With all its defects, the 3M Combat Arms version 2 Earplugs (CAEv2) were never recalled, either voluntarily or by order of the Food & Drug Administration (FDA).
When a manufacturer has good reason to believe that its product presents a risk of injury or otherwise threatens the public’s health or well-being, it usually issues a voluntary recall of the product. Most commonly, recalls are tied to safety concerns about manufacturing defects.
The problem with issuing a recall is that this course of action can negatively impact the manufacturer’s stock. Furthermore, recalls can evolve into dropping sales of the manufacturer’s other products, as customers become aware of the dangers presented from the recalled product. For a company like 3M, which manufactures and sells a broad range of products, a drop in trust could prove damaging across product lines.
The Food & Drug Administration (FDA) can issue a recall order under 21 CFR 810 if a manufacturer fails to voluntarily recall a dangerous product. Earplugs are considered medical devices and fall under the FDA domain, despite the fact that they do not need to be FDA approved.
There is little public information or public statements about 3M’s decision to discontinue its CAEv2 line—or the timing for this decision as it related to the legal problems that lay ahead for the manufacturer.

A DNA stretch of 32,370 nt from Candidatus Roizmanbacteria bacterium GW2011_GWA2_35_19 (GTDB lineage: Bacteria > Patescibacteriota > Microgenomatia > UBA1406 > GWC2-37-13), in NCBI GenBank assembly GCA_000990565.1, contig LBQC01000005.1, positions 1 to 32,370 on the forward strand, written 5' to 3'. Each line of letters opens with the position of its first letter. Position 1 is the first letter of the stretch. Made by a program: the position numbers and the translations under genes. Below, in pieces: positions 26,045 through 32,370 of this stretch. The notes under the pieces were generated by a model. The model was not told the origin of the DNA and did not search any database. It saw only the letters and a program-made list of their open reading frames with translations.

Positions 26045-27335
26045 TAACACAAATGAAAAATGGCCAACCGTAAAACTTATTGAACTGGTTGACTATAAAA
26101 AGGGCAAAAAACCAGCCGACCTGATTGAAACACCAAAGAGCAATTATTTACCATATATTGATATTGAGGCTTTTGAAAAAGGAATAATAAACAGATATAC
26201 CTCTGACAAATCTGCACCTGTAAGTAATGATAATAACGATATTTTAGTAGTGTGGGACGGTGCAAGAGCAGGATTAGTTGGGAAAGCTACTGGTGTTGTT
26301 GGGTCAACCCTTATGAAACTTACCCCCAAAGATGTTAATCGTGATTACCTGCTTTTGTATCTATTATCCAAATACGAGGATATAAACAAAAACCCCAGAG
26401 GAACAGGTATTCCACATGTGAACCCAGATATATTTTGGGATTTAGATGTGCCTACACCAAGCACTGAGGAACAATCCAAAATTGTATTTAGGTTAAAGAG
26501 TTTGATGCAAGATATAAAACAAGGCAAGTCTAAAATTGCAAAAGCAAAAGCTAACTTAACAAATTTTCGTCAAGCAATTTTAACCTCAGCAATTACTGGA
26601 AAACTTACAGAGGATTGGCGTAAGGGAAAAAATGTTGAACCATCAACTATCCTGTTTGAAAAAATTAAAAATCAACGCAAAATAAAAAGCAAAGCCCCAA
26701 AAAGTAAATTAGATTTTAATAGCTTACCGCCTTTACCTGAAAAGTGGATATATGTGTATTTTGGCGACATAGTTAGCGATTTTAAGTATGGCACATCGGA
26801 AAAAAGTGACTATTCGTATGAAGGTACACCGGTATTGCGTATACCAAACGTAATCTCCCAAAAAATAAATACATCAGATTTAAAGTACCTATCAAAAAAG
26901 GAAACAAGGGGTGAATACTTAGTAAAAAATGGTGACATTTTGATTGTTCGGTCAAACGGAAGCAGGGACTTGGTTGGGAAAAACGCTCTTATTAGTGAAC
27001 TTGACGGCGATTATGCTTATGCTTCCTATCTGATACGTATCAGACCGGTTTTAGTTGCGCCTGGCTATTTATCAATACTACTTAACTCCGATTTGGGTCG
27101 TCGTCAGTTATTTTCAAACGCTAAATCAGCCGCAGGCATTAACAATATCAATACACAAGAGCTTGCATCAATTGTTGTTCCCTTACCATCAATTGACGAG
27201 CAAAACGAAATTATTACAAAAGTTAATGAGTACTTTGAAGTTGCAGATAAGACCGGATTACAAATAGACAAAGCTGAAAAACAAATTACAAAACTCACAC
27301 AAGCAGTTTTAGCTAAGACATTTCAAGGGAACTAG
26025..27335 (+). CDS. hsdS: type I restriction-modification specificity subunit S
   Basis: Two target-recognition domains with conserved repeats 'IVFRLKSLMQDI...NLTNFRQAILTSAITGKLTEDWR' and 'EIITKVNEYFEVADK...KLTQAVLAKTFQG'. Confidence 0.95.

It is known, however, that 3M discontinued the CAEv2 in 2015, approximately one year before the government’s filing legal action against 3M in response to a whistleblower exposing the earplugs’ defects and the manufacturer’s fraudulent activities surrounding the marketing and sales of the devices to the government.
CBS News ran coverage of the lawsuit in which the government sued 3M for its CAEv2 products, which military personnel had been using on the battlefield and in training from 2003-2015.
3M issued the following statement:
“3M has great respect for the brave men and women who protect us around the world. We have a long history of serving the U.S. military, and we continue to sell products, including safety products, to help our troops and support their missions.”
The pleasant sentiment and $9.1 million settlement missed one thing: an admission of wrongdoing on behalf of 3M. 3M’s statement is as follows:
“We deny this product was defectively designed and will defend against the allegations in these lawsuits through the legal process.”
In an attempt to explain why it would agree to settle on the matter, rather than stick to their convictions of honesty and transparency in the trial, 3M offered this statement:
“Settling the investigation into this discontinued product at this point allows the matter to no longer be a distraction to the business and frees former and current 3M employees from having to go through the inconvenience of a protracted investigation and litigation. We take great pride in our products and this resolution is not an admission of liability, but simply a decision to move forward with our mission to provide high-quality personal safety equipment products to our customers.”
The Department of Justice has not indicated which earplugs the military currently uses.
The fact that 3M has discontinued the CAEv2 does not affect its liability for injuries resulting from the use of the hearing protection devices. Countless veterans have likely sustained hearing loss due to their use of these supposed hearing protection devices. Thousands have already filed their lawsuits to recover compensation for their injuries.